- An Assessment and Analysis of Taiwan’s Private Equity Environment
- Private Equity Report: Executive Summary
Statement: Taiwan Is an Important U.S. Partner in the Chip Supply Chain
Taiwan Is an Important U.S. Partner in the Chip Supply Chain
(Arlington, Virginia, February 25, 2021)
This morning, during the Senate Finance Committee hearing on Katherine Tai’s nomination to become United States Trade Representative, Michigan Senator Debbie Stabenow stated:
Right now, for example, our manufactures of automobiles, home appliances, other products, are being forced to shut down a line or a plant temporarily because of a single company in Taiwan, which has reduced its shipments of semiconductor chips to our manufacturers.
It’s only a slight change, but we’ve seen profound losses, billions of dollars in losses in key U.S. manufacturers, because of that decision.
Senator Stabenow suggests that the chip supply challenges currently confronting American manufacturers are a function of a “decision” made by a Taiwan company to “reduce shipments” of semiconductor chips to U.S. companies. This statement is both incorrect and misleading.
The American automobile industry is currently facing a chip supply issue, but it is primarily a function of the industry itself miscalculating its production needs. At the onset of the pandemic, the U.S. auto industry significantly reduced its orders for chips, expecting a significant reduction in demand for vehicles. That drop in vehicle demand did not materialize fully, and the industry is therefore left with existing chip orders that do not match their manufacturing needs.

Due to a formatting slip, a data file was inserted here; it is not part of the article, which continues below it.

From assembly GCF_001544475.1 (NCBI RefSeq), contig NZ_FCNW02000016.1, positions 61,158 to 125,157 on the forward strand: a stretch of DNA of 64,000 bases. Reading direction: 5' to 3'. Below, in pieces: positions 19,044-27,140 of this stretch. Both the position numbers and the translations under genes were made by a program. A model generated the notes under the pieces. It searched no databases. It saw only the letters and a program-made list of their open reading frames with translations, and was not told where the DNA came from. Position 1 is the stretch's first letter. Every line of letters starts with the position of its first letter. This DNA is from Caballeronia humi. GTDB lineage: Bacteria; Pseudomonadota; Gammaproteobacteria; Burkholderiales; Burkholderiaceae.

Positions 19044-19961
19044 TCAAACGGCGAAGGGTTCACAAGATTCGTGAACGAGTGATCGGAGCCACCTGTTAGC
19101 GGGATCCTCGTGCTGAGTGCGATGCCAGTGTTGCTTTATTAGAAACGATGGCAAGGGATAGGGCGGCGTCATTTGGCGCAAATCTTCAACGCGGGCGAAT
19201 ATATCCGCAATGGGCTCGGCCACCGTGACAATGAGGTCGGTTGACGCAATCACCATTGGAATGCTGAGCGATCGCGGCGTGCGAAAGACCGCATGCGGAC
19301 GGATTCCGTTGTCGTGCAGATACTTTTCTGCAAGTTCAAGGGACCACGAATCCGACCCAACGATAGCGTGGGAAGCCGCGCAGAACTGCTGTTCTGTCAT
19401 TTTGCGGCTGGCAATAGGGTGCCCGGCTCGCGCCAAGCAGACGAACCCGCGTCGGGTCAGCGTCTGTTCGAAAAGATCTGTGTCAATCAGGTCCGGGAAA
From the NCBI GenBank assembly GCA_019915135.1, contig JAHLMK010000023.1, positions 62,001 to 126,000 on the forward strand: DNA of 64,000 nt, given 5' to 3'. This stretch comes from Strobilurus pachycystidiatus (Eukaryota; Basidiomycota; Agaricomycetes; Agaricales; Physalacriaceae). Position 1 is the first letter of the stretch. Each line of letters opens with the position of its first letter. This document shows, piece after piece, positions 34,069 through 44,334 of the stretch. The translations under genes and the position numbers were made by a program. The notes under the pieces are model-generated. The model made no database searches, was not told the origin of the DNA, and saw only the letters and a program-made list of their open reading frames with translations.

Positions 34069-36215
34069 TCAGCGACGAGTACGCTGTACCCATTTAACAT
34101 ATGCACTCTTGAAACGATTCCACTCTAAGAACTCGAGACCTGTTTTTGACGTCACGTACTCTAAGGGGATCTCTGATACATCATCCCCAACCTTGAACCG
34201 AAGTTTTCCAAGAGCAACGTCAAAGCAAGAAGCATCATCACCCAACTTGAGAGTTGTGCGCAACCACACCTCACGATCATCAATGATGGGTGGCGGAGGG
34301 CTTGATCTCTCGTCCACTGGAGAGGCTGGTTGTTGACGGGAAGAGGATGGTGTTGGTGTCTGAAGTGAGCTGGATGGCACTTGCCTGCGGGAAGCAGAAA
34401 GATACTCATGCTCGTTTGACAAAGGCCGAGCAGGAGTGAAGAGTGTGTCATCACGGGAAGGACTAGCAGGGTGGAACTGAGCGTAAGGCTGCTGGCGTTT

The flow of semiconductor chips is a commercial matter. Companies make orders for chips based on expected demand, and those orders are executed along legally contracted boundaries. The absence of enough chips to run American plants is absolutely not a function of any deliberate punitive actions by a Taiwan company. It is instead the result of American manufacturers failing to order enough chips.
The American Automotive Policy Council (AAPC) is now asking the U.S. government to pressure chip suppliers – many of which are located in Taiwan – to give priority to the auto industry. But the AAPC’s insistence on prioritizing the auto industry will not be without repercussions.
The global production of semiconductor chips is currently topping 90% to 100% of manufacturing capacity. There is high demand for chips in a whole range of sectors, including for 5G networking and for the myriad technologies that enable the massive global shift to a Work From Home environment during the pandemic. Given the tight supply, moving automotive chips to the front of the line will likely have a domino effect whereby other U.S. industries and sectors – whose chip orders must perforce be modified to accommodate the change in priority – will suffer the repercussion of the auto industry’s miscalculations.
The impact of chip supply issues on the American automobile industry, on American workers, and on the American economy is of significant concern. But the suggestion that this situation is a function of punitive action by a Taiwan company is manifestly incorrect. Additionally, the view that the U.S. government can pressure companies, foreign and domestic, to make changes to legally binding contracts to accommodate preferred business sectors raises serious concerns about the nature of international commerce and the laws that govern it.
The U.S. and Taiwan governments are working to identify ways to help ease U.S. chip supply constraints, and Taiwan supply chain manufacturers and their global customers are already taking steps to assist.
Rupert J. Hammond-Chambers
US-Taiwan Business Council